Milwaukee Road class EF-1

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Milwaukee Road EF-1
Milwaukee Road 2-unit boxcab electric.jpg
EF-1 #E50 in the Deer Lodge, Montana engine house, October 1974
Type and origin
Power typeElectric
BuilderGeneral Electric
Build date1915–1916
Total produced42 locomotives (84 half-units)
 • AAR2-B+B+B+B-2
 • UIC(2′Bo)(Bo)+(Bo)(Bo2′)
Gauge4 ft 8 12 in (1,435 mm) standard gauge
Length112 ft[1]
Loco weight564,000 lb (256,000 kg; 256 t)[1]
Electric system/s3000 V d.c.
Performance figures
Power outputContinuous: 3,340 hp (2.49 MW),
One hour: 4,100 hp (3.06 MW)
OperatorsMilwaukee Road
LocaleNorthwest United States
RetiredJanuary 1951–June 1974
PreservedE50 (EF-1), E57B (ES-3)
Disposition1 EF-1 and 1 ES-3 preserved, remainder scrapped
EF-1 #10203, as new.
EF-1 side-view drawing.

The Chicago, Milwaukee, St. Paul and Pacific Railroad (Milwaukee Road) classes EP-1 and EF-1 comprised 42 boxcab electric locomotives built by the American Locomotive Company (Alco) in 1915. Electrical components were from General Electric. The locomotives were composed of two half-units semi-permanently coupled back-to-back, and numbered as one unit with 'A' and 'B' suffixes. As built, 30 locomotives were assigned to freight service, classified as EF-1 and numbered 10200–10229. The remaining twelve locomotives were assigned to passenger service as class EP-1, numbered 10100–10111, with higher-speed passenger gearing. The design was highly successful, replacing a much larger number of steam locomotives, cutting costs and improving schedules.

In 1919, with the arrival of a newer generation of passenger power, the EP-1 locomotives were converted to EF-1 freight locomotives, and renumbered 10230–10241. In this role, they served until the 1950s, when the arrival of the Little Joe locomotives began to replace them in freight service.

Technical information[edit]

They were fitted with multiple-unit train control systems, and could thus be joined together into larger sets and operated from a single control station. They were also retrofitted with a special multiple unit control system designed by an electrical engineer of The Milwaukee Road. This enabled the crew of a boxcab to control trailing diesel electric locomotives. However, the EF-4 "Little Joes", which were also retrofitted, were more often seen leading diesel electrics than boxcabs, which had by then been largely relegated to the role of helper or bank engine.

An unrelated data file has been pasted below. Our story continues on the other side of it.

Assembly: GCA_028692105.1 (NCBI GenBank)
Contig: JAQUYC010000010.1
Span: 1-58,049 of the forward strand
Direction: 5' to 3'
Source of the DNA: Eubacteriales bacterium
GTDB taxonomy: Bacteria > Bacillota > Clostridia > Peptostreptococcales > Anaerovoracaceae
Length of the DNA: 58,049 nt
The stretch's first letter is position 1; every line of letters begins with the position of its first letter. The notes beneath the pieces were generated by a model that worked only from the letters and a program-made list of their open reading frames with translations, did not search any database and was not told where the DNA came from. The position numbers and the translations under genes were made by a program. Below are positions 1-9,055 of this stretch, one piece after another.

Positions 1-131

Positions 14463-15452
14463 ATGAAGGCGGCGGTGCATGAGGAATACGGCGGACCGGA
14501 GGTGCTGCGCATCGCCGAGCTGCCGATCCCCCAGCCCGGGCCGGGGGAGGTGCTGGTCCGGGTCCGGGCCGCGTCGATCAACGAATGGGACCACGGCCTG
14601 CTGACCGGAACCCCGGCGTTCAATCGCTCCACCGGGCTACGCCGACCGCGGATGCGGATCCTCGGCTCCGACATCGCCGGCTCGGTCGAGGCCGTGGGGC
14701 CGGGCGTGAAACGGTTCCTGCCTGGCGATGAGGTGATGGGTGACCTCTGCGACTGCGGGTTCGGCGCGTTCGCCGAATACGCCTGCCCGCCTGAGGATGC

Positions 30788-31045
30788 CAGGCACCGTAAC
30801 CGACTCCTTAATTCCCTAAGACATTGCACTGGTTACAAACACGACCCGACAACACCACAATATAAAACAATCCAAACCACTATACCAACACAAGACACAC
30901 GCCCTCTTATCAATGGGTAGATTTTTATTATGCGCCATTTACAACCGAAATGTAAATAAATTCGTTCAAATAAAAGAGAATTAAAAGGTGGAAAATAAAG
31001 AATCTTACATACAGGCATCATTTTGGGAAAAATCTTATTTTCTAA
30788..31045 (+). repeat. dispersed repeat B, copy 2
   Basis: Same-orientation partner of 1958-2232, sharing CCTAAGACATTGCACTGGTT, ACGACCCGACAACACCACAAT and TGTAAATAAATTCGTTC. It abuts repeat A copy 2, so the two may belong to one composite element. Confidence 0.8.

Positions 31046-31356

The maximum speed of an EF-1 as built was 35 miles per hour (56 km/h). Higher speeds led to excessive strain on the traction motor armatures. The rebuilding programme of the 1950s raised this to 45 miles per hour (72 km/h) to help maintain faster schedules.

The two powered trucks were connected together with a ball-and-socket joint, and the couplers were also attached to the trucks. The bodywork, therefore, did not take the load of the train. Each truck had outside bar frames, allowing more room for the traction motors and equipment. The front powered truck's frames extended forward and carried an outrigger truck and the heavy snowplows the units bore.

EF-2, EF-3, EF-5 and ES-3[edit]

In the 1930s, with train tonnage increasing, the Milwaukee began to create three-unit locomotives out of the boxcab units. A simple combination of three was classified EF-2. Twelve EF-2s were assembled, and renumbered 10500–10511ACB. On these, the cab on the center (C) unit was unnecessary and just added weight and length. The center units were therefore shortened by removing the cab, the pilot truck and the frame extension; these were nicknamed "bobtails". These were assembled in between two standard units to create EF-3 sets. These "bobtail" units weighed 52,000 lb (23.6 t) less than a regular unit. Additional EF-2s were created, but no more were modified into "bobtails". The locomotives were renumbered in 1939, the EF-3s being numbered E25–E36, and the EF-1s E50–E73.

In 1951, five four-unit locomotives were created; these were classified EF-5 and could have any combination of regular or bobtail units in the center two positions. Their numbers gradually increased until 10 were in service in 1961.

When an odd number of EF-2s were created, a single boxcab unit became surplus. This unit was classified as a heavy switcher and given class ES-3.


In 1950, two EF-1 locomotives, E22A/B and E23A/B were converted back into passenger service as class EP-1A to help the aging Bi-Polars on the Puget Sound Extension. During the rebuilding process, they received steam generators, engine trucks from scrapped F7 Hudsons, and high speed gearing. E22 received some smoothing of its appearance, including somewhat "streamlined" cab fronts. They were repainted into the Union Pacific Railroad scheme of Armour Yellow with Harbor Mist Gray roofs, and red dividing lines. After rebuilding, they could develop 4500 hp. These two locomotives served until March 1961 in this role; at which time, the E23A and E23B were renumbered E22D and E22C.


The fleet stayed intact until 1951, when two EF-1s were retired – E51A+B and E68A+B. Two units of an EF-2 were retired in 1954, and the remaining numbers held steady until the mid-1960s, when old age began to take its toll. Locomotives were patched-up until un-repairable, and units within were swapped between locomotives without being renumbered.

Most were retired by the end of 1973, but one unit, E57B and its "bobtail" companion, were kept in service as the Harlowton, Montana switcher until June 1974.


Unit E50A+B, originally 10200A+B, the first locomotive built, still survives and is preserved at the Lake Superior Railroad Museum in Duluth, Minnesota. Unit E57B, originally 10211B, is now preserved at Harlowton, Montana. Both are on static display.


  1. ^ a b "Electrification of 440.5 Miles of the St. Paul". Railway Age Gazette: 689. October 15, 1915.